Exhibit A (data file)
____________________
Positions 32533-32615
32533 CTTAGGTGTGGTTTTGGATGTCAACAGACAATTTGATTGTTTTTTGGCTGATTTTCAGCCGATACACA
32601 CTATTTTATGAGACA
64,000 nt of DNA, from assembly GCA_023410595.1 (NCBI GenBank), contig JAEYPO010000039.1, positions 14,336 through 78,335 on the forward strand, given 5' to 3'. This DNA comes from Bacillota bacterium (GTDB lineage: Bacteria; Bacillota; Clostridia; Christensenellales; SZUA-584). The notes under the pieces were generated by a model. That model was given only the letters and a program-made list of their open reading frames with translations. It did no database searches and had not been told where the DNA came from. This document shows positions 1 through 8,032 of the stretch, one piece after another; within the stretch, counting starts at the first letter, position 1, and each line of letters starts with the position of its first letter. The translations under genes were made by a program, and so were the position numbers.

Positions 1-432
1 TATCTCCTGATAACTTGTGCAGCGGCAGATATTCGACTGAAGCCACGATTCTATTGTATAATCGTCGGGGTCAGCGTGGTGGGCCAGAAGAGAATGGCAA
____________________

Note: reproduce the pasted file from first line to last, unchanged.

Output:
Positions 32533-32615
32533 CTTAGGTGTGGTTTTGGATGTCAACAGACAATTTGATTGTTTTTTGGCTGATTTTCAGCCGATACACA
32601 CTATTTTATGAGACA
64,000 nt of DNA, from assembly GCA_023410595.1 (NCBI GenBank), contig JAEYPO010000039.1, positions 14,336 through 78,335 on the forward strand, given 5' to 3'. This DNA comes from Bacillota bacterium (GTDB lineage: Bacteria; Bacillota; Clostridia; Christensenellales; SZUA-584). The notes under the pieces were generated by a model. That model was given only the letters and a program-made list of their open reading frames with translations. It did no database searches and had not been told where the DNA came from. This document shows positions 1 through 8,032 of the stretch, one piece after another; within the stretch, counting starts at the first letter, position 1, and each line of letters starts with the position of its first letter. The translations under genes were made by a program, and so were the position numbers.

Positions 1-432
1 TATCTCCTGATAACTTGTGCAGCGGCAGATATTCGACTGAAGCCACGATTCTATTGTATAATCGTCGGGGTCAGCGTGGTGGGCCAGAAGAGAATGGCAA